086 Why I’m learning a different language

Today is special. It marks day-100 on my journey of becoming a Spanish speaker. Just a hundred days ago, I started all the way from scratch. I only knew one word, “hola”. I was sure to persevere in my study of the language though. I knew I wouldn’t quit. Not before learning the whole language.

There wasn’t really any serious reason for me to want to learn the language, if viewed from inherent observation. I simply wanted to learn Spanish because of a really cool Netflix series I was watching and the Spanish music in it sounded great! I remember watching an episode one night (101 days ago), and I said to myself, “Okay, I’m gonna start learning Spanish from tomorrow. No matter what.”
And really that’s how I started learning. Just curiosity and desire. Curiosity and desire sparked by a Netflix series.

The next day, I did a lot of research. I discovered a specialization course (which I could audit for free) on my favorite learning platform – Coursera, and I also found out a great app – Duolingo to make learning the language a little more fun and challenging. Then the work began…

It was really fun at first to discover and get overwhelmed by the sheer amount of new words you could see, and the first week or so, I was having that so-called feeling of beginner’s high. Surprisingly, I still feel great whenever I get settled to learn some more (which is everyday really), the curiosity hasn’t faded away yet (and I don’t think it will anytime even in the distant future).

Presently, I hold myself at a great learning stage. I’m really well versed in the present tense, and am beginning to delve deeper into the past. I have a good enough vocabulary and I’m aware of quite a few helpful verbs. This is the first time I’m learning a foreign language, and I’m really in a sense doing it all by myself. The internet is of an enormous help. I like to believe that we live in an era now where you can basically learn stuff without spending a single dime. And till now, I proudly haven’t spent any dinero (money in Spanish) on my learning process. Everything has been done through the internet and my personal notes.

The fact that I started learning a whole new language because of a Netflix series intrigues me. But I’m happy that I did start learning a new language.

Here are a few things I’ve learned about learning a language for 100 days:

  • The results aren’t quite noticeable early on: One huge thing I observed is that while learning a foreign language you don’t really see the results when you want to see them the most. Or at the very beginning, you simply won’t find yourself making a load of progress. You just got to trust the right process and keep learning. Then from time to time, you’ll be able to start making phrases of your own; in your mind. That feels really good! And is a great sign for a language learner. So you want to be able to persevere at the very beginning. And for that…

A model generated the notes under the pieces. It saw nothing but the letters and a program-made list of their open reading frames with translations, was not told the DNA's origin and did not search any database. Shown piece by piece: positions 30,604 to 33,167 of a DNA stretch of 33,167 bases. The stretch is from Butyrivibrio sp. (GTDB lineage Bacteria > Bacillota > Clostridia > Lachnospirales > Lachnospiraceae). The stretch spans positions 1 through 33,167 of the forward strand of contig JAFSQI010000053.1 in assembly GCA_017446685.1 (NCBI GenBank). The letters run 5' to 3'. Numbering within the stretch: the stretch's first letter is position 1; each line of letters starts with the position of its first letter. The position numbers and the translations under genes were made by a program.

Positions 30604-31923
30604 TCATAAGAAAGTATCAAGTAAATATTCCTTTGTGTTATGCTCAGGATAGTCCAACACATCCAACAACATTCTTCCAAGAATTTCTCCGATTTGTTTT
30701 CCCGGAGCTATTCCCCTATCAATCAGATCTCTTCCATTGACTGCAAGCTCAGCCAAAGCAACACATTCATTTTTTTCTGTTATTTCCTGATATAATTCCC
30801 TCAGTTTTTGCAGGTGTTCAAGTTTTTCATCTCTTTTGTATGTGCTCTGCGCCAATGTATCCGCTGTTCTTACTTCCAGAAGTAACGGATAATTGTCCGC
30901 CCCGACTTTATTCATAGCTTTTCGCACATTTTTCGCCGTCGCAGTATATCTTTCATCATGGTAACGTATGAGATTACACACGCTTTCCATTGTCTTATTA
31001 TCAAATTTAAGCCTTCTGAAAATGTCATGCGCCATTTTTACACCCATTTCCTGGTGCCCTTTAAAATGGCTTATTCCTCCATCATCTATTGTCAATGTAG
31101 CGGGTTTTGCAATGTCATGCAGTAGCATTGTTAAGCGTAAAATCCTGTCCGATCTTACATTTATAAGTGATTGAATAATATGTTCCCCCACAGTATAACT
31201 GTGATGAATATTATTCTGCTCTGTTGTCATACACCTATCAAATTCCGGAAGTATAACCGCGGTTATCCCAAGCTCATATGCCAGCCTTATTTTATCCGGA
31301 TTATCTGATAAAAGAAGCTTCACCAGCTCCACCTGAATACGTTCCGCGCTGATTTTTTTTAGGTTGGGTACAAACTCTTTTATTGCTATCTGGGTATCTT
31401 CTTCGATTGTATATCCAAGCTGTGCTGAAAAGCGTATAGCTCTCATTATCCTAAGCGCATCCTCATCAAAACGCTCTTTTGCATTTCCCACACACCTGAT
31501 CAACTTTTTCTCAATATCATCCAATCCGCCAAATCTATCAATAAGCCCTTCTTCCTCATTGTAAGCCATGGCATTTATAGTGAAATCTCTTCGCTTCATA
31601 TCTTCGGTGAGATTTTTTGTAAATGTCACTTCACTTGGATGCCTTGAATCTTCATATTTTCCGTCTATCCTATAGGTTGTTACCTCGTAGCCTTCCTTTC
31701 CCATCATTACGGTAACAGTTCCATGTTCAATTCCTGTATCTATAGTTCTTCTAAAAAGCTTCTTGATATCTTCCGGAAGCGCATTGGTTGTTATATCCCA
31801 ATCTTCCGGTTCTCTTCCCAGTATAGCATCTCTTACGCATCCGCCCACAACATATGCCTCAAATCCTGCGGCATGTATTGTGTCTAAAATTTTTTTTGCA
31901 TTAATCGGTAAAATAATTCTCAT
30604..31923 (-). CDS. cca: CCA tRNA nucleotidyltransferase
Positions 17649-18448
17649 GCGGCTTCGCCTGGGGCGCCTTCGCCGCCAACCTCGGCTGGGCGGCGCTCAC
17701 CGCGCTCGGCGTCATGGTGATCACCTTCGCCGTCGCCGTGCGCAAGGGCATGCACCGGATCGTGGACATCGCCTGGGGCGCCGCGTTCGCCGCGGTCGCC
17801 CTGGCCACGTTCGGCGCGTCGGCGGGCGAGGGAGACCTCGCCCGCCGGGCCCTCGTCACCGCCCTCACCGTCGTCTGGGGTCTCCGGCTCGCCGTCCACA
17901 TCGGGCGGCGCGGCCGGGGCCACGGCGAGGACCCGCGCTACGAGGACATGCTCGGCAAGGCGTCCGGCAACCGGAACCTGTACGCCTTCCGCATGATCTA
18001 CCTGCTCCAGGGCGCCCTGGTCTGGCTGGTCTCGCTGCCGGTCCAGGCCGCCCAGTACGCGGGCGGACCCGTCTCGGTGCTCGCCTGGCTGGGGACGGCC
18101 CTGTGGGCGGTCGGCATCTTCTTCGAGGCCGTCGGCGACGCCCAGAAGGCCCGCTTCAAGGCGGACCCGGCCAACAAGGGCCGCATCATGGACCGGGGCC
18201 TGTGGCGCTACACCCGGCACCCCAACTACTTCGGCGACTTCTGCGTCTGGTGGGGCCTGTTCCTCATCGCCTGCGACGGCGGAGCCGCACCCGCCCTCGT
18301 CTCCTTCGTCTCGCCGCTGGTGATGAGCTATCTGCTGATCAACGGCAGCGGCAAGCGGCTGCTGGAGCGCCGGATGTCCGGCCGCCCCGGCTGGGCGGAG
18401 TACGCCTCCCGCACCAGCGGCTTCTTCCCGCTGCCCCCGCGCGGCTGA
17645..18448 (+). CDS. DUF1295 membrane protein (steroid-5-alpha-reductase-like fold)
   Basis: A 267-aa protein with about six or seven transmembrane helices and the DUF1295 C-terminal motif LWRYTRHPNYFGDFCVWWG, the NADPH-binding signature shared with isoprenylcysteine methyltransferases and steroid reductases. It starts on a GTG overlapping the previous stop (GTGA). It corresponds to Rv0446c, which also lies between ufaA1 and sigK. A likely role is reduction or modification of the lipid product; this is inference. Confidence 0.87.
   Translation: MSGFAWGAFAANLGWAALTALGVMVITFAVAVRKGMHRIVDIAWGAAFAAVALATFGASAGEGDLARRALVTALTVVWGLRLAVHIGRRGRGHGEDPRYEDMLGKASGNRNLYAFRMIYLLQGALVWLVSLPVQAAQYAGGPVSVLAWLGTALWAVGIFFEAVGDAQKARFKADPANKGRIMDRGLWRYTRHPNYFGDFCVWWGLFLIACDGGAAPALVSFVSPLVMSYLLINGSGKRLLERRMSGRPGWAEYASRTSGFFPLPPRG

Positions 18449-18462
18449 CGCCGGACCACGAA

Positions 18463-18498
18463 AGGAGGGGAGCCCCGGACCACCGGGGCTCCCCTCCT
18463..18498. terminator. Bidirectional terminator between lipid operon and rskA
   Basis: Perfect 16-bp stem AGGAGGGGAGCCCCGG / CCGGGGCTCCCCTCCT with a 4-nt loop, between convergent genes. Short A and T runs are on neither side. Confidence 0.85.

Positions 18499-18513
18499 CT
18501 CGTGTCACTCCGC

• You got to be having a strong “why?”: This may sound counter-intuitive because of my reason which would rather look foolish to some to be wanting to learn a language, but I did have a strong reason, though foolish, it was strong. I knew why I wanted to learn Spanish and I would do anything in my willing determination to succeed as a Spanish speaker. That’s what has made me push to learn little by little, something new, everyday.
  • You need to immerse yourself into the language to actually learn it: Lastly, if you don’t become “one with the language”, the learning process becomes really hard. We need a lot of things that would truly immerse us into the language to actually learn it. There isn’t any good in scribbling down hundreds of words which you really won’t need to introduce yourself and have a short and normal conversation at the beginning. And everyone has a different style to learn. That’s why school education of a foreign language just NEVER works. There’s just one system and they make you by-heart all the words like a damn robotic machine, instead of actually immersing you to the language. Note, “language” does not necessarily mean culture. You want to try and become a new-born child again. You need to learn how they do it. By listening and immersing their emotions into their words. Just listen to the language being spoken, and aim for maximum immersion.

Learning a language is fun. It shouldn’t feel something like a burden subject for school children to get grades on. School makes you hate the art of language learning. But learning a language is fun, if you’re smart enough to figure out how to make it that way (hint: it’s really easy, just do YOU.)

I’m really grateful to have stepped onto this brilliant journey, and the first 100 days have been amazing. I can’t wait to see myself in another 100 days and then again when I’m finally, completely fluent. ¡Adiós!

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